The Chikungunya virus is an infection caused by bites from mosquitos. Although it originated in Tanzania in the early 1950s, the virus has begun to make its way into the U.S.
Learn more about Chikungunya symptoms, where you could contract it and Chikungunya prevention before you travel.
Chikungunya is an infection transferred by an infected female mosquito of the Ades species to humans. Scientists note this species has also carried dengue. Chikungunya’s symptoms most commonly include fever and joint pain — you can mitigate these with over-the-counter pain relievers.
Humans are the virus’s primary hosts, which can spread through people traveling and cause outbreaks. Bloodborne transmission is also possible. Researchers have identified Chikungunya in blood products undergoing screening after donation. Lab workers handling the donated blood have also contracted the virus.
In one documented case, the virus occurred during a routine healthcare situation. After drawing blood from a patient who was infected, a healthcare worker caught the virus from being stuck with a needle. The Center for Disease Control has also identified and recorded maternal-fetal transmission.
This disease made landfall in the U.S. in 2013, but it didn’t begin to move as rapidly until about a year later. By transmitting itself through travelers, the Chikungunya virus increased drastically from 2014-2016.
There were 3,941 cases, with the most common destinations
The onset of Chikungunya symptoms typically occurs a few days after being bitten by a mosquito. This disease was rare in the U.S. before 2006 but has grown exponentially. Before making its way to America, researchers identified Chikungunya in many countries in Europe, Africa and Asia.
Symptoms of Chikungunya begin with a bite from an infected mosquito carrying the virus. Humans can’t spread this disease to another person without an insect carrier. These mosquitoes prefer shady areas during the day and breed near humans.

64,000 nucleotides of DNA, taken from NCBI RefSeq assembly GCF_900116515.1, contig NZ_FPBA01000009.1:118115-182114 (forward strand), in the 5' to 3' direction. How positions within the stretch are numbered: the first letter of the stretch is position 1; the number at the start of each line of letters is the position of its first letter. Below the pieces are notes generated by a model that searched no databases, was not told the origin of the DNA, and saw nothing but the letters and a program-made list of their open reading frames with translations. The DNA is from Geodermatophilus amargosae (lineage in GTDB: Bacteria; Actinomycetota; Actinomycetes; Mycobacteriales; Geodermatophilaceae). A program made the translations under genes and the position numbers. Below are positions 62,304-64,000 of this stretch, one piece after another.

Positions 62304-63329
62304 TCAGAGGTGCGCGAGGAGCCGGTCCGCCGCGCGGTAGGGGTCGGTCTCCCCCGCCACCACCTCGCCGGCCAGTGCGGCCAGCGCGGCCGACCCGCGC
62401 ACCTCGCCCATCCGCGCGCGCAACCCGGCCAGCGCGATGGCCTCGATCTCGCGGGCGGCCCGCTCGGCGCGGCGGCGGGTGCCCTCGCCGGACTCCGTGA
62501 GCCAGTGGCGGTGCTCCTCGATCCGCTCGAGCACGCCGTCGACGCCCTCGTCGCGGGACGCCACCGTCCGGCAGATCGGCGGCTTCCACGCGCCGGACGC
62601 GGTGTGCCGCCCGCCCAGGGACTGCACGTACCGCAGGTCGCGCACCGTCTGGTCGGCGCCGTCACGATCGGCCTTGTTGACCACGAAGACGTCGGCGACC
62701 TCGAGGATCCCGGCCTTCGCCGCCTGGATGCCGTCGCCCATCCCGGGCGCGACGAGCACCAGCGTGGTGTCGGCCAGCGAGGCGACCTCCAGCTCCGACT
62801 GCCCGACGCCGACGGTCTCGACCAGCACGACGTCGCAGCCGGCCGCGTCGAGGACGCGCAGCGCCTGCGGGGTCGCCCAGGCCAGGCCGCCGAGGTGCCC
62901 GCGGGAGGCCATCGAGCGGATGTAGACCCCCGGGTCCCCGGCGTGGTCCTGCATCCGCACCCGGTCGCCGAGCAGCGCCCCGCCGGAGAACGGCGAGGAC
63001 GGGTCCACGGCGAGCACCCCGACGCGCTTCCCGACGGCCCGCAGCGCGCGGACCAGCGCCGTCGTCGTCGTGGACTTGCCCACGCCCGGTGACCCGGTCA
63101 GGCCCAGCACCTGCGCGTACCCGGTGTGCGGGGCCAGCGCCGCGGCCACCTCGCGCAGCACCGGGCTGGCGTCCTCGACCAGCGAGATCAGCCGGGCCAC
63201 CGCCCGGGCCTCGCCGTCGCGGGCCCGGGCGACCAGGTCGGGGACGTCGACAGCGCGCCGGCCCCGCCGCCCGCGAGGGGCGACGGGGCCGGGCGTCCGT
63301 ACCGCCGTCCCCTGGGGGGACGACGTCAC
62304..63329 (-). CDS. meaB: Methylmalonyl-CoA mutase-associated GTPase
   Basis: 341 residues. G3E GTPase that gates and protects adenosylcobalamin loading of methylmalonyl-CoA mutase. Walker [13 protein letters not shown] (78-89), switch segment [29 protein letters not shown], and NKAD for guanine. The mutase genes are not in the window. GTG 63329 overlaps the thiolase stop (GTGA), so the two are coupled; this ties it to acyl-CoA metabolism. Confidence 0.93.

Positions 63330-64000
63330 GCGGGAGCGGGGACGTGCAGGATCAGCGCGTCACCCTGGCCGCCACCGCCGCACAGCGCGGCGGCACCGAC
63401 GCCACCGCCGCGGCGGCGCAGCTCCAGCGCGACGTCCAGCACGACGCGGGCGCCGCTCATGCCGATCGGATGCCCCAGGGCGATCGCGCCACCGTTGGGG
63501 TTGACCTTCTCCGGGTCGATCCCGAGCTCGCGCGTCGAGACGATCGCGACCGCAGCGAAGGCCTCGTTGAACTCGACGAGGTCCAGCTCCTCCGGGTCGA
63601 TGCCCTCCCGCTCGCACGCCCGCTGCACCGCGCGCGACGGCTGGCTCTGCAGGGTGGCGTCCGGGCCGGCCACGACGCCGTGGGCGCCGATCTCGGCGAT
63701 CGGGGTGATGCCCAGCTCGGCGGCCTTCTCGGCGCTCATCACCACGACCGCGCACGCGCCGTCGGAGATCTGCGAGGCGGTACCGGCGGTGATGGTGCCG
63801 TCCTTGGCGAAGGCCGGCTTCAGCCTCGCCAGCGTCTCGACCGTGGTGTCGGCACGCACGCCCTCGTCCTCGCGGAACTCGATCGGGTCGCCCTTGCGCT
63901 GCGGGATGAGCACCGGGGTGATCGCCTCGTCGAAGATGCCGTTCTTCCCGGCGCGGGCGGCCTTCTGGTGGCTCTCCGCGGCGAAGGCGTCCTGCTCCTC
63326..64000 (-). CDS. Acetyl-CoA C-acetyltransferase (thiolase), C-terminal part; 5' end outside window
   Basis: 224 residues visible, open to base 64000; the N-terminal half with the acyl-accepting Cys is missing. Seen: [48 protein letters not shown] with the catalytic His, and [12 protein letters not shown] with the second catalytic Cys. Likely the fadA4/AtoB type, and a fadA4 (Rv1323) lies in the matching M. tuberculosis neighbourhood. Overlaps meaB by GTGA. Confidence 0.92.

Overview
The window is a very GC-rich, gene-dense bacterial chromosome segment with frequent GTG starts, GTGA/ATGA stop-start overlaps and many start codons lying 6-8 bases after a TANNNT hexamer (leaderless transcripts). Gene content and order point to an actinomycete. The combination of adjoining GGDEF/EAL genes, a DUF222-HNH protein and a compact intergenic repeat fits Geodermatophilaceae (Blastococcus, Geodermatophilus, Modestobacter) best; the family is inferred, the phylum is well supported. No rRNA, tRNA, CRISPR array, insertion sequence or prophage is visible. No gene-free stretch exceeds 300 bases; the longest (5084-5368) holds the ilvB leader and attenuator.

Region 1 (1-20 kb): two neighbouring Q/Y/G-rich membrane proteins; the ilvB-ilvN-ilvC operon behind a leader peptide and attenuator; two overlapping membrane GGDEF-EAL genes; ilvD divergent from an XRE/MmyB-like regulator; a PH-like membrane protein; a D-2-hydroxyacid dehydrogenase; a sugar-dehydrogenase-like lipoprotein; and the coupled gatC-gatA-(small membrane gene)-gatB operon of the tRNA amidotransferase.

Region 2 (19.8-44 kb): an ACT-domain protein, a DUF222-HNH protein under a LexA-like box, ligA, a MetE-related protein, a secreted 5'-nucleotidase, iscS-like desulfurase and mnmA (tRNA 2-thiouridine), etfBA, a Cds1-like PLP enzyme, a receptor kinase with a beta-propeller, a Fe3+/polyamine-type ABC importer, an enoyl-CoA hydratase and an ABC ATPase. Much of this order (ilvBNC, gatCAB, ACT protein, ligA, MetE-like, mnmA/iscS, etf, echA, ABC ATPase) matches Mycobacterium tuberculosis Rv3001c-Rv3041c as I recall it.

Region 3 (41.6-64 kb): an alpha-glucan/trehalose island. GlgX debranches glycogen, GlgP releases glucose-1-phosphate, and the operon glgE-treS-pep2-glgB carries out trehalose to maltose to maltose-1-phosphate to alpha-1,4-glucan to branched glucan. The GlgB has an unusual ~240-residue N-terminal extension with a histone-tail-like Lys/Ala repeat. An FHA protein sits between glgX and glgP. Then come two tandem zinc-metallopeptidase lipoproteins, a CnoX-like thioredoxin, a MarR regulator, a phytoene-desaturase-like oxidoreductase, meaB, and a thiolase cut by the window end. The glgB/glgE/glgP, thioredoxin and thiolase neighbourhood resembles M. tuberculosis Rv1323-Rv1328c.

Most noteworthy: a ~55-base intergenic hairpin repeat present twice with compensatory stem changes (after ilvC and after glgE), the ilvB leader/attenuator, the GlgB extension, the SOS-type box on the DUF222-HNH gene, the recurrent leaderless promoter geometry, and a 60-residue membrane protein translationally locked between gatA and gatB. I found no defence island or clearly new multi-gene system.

The most common Chikungunya symptoms include joint pain accompanied by swelling and fever. These will typically manifest three to seven days following a bite from an infected mosquito. Less frequent ones are rashes, headaches and muscle pain. Doctors say the joint pain could last longer than the rest of the symptoms, sometimes extending for months.
The rest of the symptoms usually only last for about seven days. There are much rarer symptoms that can occur, like with any disease. The heart and other organs can experience inflammation and infected individuals can develop eye problems. Older adults and very young children are at the highest risk for this infection, as well as people with diabetes or immune-compromising conditions.
Chikungunya virus symptoms are typically mild and do not cause fatality in most cases. Rest, pain relievers and plenty of fluids could relieve any issues the virus causes. There is no specific treatment developed since this virus rarely causes serious complications. Once fully recovered, people who have had Chikungunya become immune to it — possibly for life.
The Chikungunya virus doesn’t have any vaccines protecting against becoming infected. But, you can take measurable steps to reduce your chances of contracting the disease. Chikungunya prevention is attainable during travel by following these steps.
A bug spray can deter mosquitos, preventing you from getting bitten and contracting the virus. You should always apply insect repellant after sunscreen to ensure optimal protection. Sprays registered by Environmental Protection Agency (EPA) are ideal and proven safe to use even when pregnant or breastfeeding.
Check that your insect repellent has DEET, picaridin, IR3535, oil of lemon eucalyptus, 2-undecanone or para-menthane-diol as active ingredients to make sure you get the best protection.
Permethrin treatment assists with Chikungunya prevention. Treat your clothing with permethrin to deter mosquitos when you don’t want to wear pants and long-sleeved shirts or when it’s too hot to do so. Permethrin kills and repels the mosquitos and can last for a few wash cycles. You should use 0.5% permethrin to spray your clothes, shoes and other apparel like tents and baggage. Just ensure you don’t use the products directly on your skin in case of irritation.
Sleep under a mosquito net if you don’t have screens on your windows or doors to keep bugs away from your lodging. Choose a long enough net you can tuck under the mattress so mosquitoes can’t get in. You could even treat your mosquito net with permethrin for extra protection.
If you are considering traveling to an area where cases of Chikungunya have occurred, take the necessary precautions. You can only protect yourself from insects so much if you are outdoors.
Make sure your lodging has screens on its windows and doors and spray on an EPA-registered insect repellant when you’re outdoors. If you take the proper steps to protect yourself from the virus, you should be able to enjoy your travels with ease.